Tooele Transcript Bulletin – News in Tooele, Utah

August 30, 2018
In 1943, Tooele receives grant for new water tank

The Tooele Transcript Bulletin has published Tooele County news since 1894. Here is a flashback of local front-page news from 25, 50, 75 and 100 years ago that occurred during the fourth week of August and first week of September.

Aug. 31-Sept. 2 1993

Five public meetings had been held in a three-week span in August concerning Tooele Valley Medical Center’s financial woes.

Tooele County’s only hospital had struggled financially for years and had borrowed over $1.8 million from the County with only a fraction of the money returned, according to county officials.

Hospital administrators pointed out that the financial situation had improved since Quorum, Inc. took over management in February 1993. Administrators said the hospital continued to lose money because the people of Tooele County did not use it for their healthcare needs.

In other front-page news, Tooele Army Depot was prepared to vacate its Consolidated Maintenance Facility quickly if it were purchased by a private company.

New TEAD transition coordinator Terry Thompson said during a presentation to the Tooele Chamber of Commerce that the workload for the CMF during 1994 was light.

He said if a private company offers to buy the CMF, the Army would vacate the building in three months.

Aug. 27-30, 1968

Rep. Sherman P. Lloyd, R-Utah, had asked the Secretary of Defense whether Dugway Proving Ground would be affected by the transfer of what is believed to be large quantities of nerve agent stored at the Rocky Mountain Arsenal in Denver.

“I respectfully request to be advised of the effects, either direct or indirect, which this pending transfer of toxic materials will have on the activities and operations at Dugway,” Lloyd asked in the letter.

Later in the week the front page featured comments from Tooele City Mayor Frank Bowman to the Tooele Chamber of Commerce.

He said the city is losing much by not having programs for children. As an example the soapbox derby has been very successful in many cities, he said. 

He also said a master plan program should be designed to help coordinate the programs of Tooele City with the county and the state.

“The city can only go so far without the cooperation from the county and other communities,” Bowman said.

Aug. 31-Sept. 3, 1943

Word of approval for a $24,500 grant toward the construction of a 2 million gallon storage tank in Tooele City was received by telegram on Aug. 30 to Tooele Mayor Sol J. Selvin from Sen. Elbert D. Thomas.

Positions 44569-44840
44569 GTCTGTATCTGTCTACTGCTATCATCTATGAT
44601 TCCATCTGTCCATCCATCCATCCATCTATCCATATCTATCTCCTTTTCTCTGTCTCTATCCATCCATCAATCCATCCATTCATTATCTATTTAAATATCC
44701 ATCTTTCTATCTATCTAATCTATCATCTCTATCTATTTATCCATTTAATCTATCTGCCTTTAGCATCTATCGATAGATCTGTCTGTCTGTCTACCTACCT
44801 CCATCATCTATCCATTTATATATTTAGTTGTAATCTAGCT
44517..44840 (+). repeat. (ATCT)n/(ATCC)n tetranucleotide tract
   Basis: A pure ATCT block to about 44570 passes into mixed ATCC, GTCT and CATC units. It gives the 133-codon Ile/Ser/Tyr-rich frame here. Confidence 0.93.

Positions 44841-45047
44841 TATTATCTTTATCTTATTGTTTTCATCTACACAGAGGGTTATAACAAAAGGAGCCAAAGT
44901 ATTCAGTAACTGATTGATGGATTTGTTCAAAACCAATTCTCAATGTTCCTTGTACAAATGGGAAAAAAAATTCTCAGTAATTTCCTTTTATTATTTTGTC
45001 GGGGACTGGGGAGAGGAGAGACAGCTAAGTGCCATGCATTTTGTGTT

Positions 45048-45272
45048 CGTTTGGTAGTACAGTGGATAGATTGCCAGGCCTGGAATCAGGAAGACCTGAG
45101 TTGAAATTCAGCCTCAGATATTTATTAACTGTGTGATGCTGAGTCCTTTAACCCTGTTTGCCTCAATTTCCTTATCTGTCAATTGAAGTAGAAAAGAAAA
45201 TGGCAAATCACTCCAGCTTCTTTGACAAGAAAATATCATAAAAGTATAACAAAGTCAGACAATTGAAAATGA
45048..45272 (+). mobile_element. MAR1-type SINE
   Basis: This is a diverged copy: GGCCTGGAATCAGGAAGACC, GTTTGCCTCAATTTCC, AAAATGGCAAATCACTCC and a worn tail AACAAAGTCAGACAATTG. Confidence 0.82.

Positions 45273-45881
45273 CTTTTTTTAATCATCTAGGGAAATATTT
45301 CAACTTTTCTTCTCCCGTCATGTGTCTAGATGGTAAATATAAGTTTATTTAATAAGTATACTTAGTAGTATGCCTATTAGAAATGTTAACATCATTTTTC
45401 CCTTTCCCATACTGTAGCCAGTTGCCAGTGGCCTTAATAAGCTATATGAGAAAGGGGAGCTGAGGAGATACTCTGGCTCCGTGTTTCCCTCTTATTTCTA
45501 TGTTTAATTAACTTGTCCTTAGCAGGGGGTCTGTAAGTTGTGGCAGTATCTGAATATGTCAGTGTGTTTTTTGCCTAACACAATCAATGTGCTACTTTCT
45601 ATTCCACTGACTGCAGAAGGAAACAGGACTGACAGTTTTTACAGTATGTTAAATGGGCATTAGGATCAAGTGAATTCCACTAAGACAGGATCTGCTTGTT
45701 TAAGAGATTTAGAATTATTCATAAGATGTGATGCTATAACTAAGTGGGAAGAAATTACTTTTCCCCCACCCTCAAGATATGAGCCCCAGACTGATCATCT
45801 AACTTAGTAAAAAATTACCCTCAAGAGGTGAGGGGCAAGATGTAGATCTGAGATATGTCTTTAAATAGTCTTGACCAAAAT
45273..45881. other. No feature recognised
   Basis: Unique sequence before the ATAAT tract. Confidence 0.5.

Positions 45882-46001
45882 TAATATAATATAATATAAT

For the previous eight months, Selvin had been working to obtain approval for this project and obtain the grant money that covered 60 percent of the cost of the tank.

The city’s rapid growth had brought on a culinary water crisis. Available water could not be utilized because of the lack of a storage tank.

A front-page story signaled the opening of a new school year.

Schools were scheduled to open with almost a complete staff of teachers, according to Superintendent Sterling R. Harris

Increased enrollment was expected, but it was believed that the present facilities could be used to take care of the children until such time as new buildings could be completed. A list of all teachers in the district was included in the story.

Aug. 30, 1918

Word was received in Tooele that three young men had been wounded or were missing in action.

Jack Shad was reported as wounded, but to what extent it was not known.

Joe S. Johnson was reported as wounded in action. He was wounded in the leg by a rifle bullet on Aug. 13 and was in the hospital.

Pasquale Cerroni had been listed as missing in action since July 31. He left Tooele on Sept. 19, 1917, and was attached to 362nd Infantry. 

Staff Writer Mark Watson compiled this report

Mark Watson

Sports Editor at Tooele Transcript Bulletin
Mark directs all editorial coverage of sports in addition to reporting on a wide range of events from high school football to international racing. He has a wealth of journalism experience, having worked for four other newspapers in the state. Mark grew up in Tooele County and graduated from Grantsville High School and Brigham Young University.

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